THE FINAL PHASE
AFTER MORE than ten years' uninterrupted engagement as the Empire's prima ballerina Adeline Genée sailed from Southampton, on New Year's Day 1908, to conquer fresh fields in the New World. As if unable to believe that she would not return, even though she had made it plain to them that she intended to bind herself to no particular theatre for the moment, the Empire directors at first made no serious attempt to replace her. Her most recent creation, The Belle of the Ball, was not taken off, but was revised by Fred Farren to feature Topsy Sinden.
Topsy Sinden, who had made her first appearance at the Empire as a child in 1889, in the ballet The Paris Exhibition, dancing a Lancashire clog-dance with her brother Bertie, was in no sense a classical ballerina. By training she belonged to what was then called 'the English school'. This was the term that comprised the tap-dancing and skirt-dancing that was so popular on the late Victorian and Edwardian musical comedy stage, and which had produced such famous exponents as Kate Vaughan, Letty Lind, Alice Lethbridge and Sylvia Grey.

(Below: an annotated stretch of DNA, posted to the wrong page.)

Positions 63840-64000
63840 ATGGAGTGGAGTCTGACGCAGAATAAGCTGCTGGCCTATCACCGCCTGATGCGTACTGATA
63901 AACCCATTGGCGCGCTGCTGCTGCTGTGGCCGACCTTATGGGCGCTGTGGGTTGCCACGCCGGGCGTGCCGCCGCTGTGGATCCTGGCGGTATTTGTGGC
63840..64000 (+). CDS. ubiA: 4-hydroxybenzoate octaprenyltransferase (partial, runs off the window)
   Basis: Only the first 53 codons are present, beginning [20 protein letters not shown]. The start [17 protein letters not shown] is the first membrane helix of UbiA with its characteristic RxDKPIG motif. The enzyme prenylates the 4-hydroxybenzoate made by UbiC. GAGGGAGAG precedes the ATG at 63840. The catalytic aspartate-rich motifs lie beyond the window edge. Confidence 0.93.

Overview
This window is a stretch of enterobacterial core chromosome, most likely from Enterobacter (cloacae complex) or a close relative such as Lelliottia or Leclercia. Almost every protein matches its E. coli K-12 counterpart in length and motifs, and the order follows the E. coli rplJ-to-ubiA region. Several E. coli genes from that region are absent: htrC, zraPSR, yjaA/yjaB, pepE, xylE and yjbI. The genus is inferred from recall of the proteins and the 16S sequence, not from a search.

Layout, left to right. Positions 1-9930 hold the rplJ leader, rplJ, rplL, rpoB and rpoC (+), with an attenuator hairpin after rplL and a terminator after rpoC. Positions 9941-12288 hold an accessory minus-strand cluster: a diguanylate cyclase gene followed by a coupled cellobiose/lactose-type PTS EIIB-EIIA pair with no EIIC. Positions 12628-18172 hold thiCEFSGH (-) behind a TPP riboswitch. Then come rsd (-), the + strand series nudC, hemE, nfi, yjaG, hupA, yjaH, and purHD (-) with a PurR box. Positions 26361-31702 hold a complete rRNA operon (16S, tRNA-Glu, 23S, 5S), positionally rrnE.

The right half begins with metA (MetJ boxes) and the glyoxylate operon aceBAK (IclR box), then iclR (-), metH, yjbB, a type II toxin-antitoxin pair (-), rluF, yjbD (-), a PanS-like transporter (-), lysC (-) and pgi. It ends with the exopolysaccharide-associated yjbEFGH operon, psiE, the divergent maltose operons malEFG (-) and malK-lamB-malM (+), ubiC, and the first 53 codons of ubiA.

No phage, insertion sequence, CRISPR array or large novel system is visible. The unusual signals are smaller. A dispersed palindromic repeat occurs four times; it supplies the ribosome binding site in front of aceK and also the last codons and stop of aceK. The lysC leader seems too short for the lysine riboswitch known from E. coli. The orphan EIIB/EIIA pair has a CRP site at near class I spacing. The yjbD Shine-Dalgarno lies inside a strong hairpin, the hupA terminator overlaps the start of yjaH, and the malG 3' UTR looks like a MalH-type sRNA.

Well received though she was, Topsy Sinden could not hope to replace the classically trained Genée in the hearts of the Empire audience, and a tremendous welcome lay in store for the Danish ballerina when she returned for a short session the following summer. On the night of June 10, 1908, the house was packed almost to overflowing, and when she first came into view as the curtain rose on the first act of Coppélia, the audience burst into a roar of welcome that continued for nearly a full minute. Coppélia remained in the bill for several weeks, with Francesca Zanfretta playing opposite Genée as Franz. Fred Farren repeated his success of the year before as Coppélius, but, falling ill during the run, was replaced for a few performances by Alexander Genée himself, who had not appeared before the public for more than ten years.
Before the close of this short summer engagement, Genée was to realize one of her ambitions. On September 7, 1908,